Hillary Clinton's Problem With the Media: Too Much Entertainment, Not Enough Facts

Hillary Clinton holds up UConn Huskies outfits given to her by university president Susan Herbst for Clinton's future grandchild at the University of Connecticut on April 23, 2014, in Storrs, Conn.

Former Secretary of State Hillary Clinton expressed her frustrations about the current state of media on Wednesday night, describing what she sees as an "entertainment-driven" approach to news that is "not good for the country and not good for journalism."

The potential 2016 frontrunner, 66, made her less-than-flattering comments during a Q&A session at her first-ever appearance at the University of Connecticut following her keynote address at the Edmund Fusco Contemporary Issues Forum in which nearly 2,300 students and faculty were in attendance.

Using questions submitted by students, University President Susan Herbst asked Clinton about the role journalists could play in resolving the gridlock in Congress. Clinton took the question - and ran with it.

"I think journalism has changed quite a bit in a way that is not good for the country and not good for journalism," Clinton said, venting about her concern that a more ratings-driven approach to television has led to theatrics over facts. "A lot of serious news reporting has become more entertainment-driven and more opinion-driven, as opposed to factual. People book onto the shows political figures, commentators who will be controversial, who will be provocative, because it's a good show. You may not learn anything, but you might be entertained."

Clinton argued that the obligation to show "two sides" to every story can be detrimental to a viewer's understanding of complicated issues, citing climate change deniers and the handling of the Affordable Care Act.

"It's OK to have people who ask hard questions about what we're going to do about climate change, who come at it in a very vigorous, scientific way, but not to have people who just basically roll their eyes and say, 'It's not happening,' and, 'I'm not going to participate.'" she said. "And the Affordable Care Act … people didn't really understand what was happening with it because all they saw was an argument about it. So we didn't even give them the basic facts to make up their own minds."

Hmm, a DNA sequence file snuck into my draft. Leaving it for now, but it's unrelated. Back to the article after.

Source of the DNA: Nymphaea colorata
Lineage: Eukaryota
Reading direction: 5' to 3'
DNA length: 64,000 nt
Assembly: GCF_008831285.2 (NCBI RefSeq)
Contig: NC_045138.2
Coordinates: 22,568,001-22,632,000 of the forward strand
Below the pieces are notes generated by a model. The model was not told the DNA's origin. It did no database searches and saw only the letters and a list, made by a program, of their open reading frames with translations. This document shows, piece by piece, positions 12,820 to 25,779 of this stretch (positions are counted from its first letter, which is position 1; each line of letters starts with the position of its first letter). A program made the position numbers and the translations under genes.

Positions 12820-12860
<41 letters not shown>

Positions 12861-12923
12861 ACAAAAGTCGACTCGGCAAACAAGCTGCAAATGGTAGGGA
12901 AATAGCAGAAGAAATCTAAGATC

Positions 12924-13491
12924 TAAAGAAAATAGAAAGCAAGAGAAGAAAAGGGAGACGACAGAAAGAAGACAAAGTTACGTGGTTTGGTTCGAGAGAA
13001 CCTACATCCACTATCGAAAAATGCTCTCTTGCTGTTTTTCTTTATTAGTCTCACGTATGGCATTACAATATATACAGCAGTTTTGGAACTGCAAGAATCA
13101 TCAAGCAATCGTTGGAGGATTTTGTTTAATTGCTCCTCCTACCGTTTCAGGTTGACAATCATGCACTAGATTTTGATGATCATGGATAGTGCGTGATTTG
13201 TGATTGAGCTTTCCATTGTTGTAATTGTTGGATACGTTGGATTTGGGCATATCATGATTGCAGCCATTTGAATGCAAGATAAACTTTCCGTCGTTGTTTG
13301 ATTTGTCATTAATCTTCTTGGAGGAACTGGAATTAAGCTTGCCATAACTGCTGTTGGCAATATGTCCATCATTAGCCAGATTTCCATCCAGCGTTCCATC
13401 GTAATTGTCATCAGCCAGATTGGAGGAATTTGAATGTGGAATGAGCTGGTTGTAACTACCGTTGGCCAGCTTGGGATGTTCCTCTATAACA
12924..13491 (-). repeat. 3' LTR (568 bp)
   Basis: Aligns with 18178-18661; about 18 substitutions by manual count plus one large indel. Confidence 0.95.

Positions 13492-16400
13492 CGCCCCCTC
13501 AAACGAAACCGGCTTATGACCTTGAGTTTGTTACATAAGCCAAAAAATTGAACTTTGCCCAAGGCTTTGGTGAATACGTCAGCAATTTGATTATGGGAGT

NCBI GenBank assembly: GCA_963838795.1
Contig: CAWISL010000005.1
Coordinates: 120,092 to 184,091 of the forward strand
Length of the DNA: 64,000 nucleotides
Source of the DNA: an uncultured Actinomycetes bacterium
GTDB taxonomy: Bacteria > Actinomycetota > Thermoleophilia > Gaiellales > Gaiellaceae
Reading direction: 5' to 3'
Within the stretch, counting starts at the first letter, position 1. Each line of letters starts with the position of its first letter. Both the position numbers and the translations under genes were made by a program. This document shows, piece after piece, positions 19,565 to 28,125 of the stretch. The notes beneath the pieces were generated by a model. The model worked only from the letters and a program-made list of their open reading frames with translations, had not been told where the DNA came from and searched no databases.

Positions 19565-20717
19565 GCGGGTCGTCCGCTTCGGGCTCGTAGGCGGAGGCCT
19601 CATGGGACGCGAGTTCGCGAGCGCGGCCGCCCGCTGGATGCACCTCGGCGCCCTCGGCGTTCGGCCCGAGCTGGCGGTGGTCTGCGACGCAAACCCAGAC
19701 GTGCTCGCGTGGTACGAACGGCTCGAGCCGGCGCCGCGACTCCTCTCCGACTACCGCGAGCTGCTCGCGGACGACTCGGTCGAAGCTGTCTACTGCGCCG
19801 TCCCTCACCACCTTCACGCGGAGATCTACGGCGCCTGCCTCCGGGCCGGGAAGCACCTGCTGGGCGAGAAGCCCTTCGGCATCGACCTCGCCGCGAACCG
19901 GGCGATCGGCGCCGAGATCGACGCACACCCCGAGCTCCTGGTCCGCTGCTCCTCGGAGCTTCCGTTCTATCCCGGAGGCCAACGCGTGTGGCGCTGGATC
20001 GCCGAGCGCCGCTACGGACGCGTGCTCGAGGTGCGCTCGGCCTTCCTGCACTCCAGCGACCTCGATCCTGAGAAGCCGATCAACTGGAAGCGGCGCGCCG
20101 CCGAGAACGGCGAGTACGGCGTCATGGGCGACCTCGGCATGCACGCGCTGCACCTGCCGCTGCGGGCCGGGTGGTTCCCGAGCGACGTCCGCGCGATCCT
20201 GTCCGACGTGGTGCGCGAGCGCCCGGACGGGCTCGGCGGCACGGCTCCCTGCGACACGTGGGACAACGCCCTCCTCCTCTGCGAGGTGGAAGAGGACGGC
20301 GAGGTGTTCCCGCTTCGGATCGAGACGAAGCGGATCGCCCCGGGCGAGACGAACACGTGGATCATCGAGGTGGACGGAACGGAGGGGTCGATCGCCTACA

Even so, Clinton said she was optimistic that the issues "plaguing" journalism today could be resolved with some "professional tweaking" on the part of journalists.

"It's important for journalists to realize that they have to do their homework, too," she said. "They really should be well prepared when they interview people, when they talk about issues, because audiences usually tune in to see whoever the journalist is. And so that person has a responsibility, as well."

Clinton also addressed immigration and her support of the bipartisan immigration bill, the situation in Ukraine and the need for more sanctions on Russian President Vladimir Putin, and Edward Snowden and his "odd" decision to seek asylum in Russia.

Earlier in the day, Clinton spoke at a women's conference in Boston, where the potential presidential frontrunner, whose critics have asked whether she is too old to run for president in 2016, suggested that advanced age was a reason to embrace older women in positions of authority.

Older women "feel like they've fulfilled their responsibilities, their kids are out on their own. It's now time for them to show what they can do!" she said.

Though women may take breaks from the workforce to care for children or aging relatives, she said, "their brains have not atrophied."

Clinton gave few hints at either event about her plans to run in 2016 - nor did she reflect on her soon-to-be title: grandma - now that her daughter, Chelsea Clinton, is pregnant.

The president of the University of Connecticut, however, presented Clinton with two UConn "Husky" onesies for the future Clinton grandchild.

ABC News' Erin Dooley contributed to this report.

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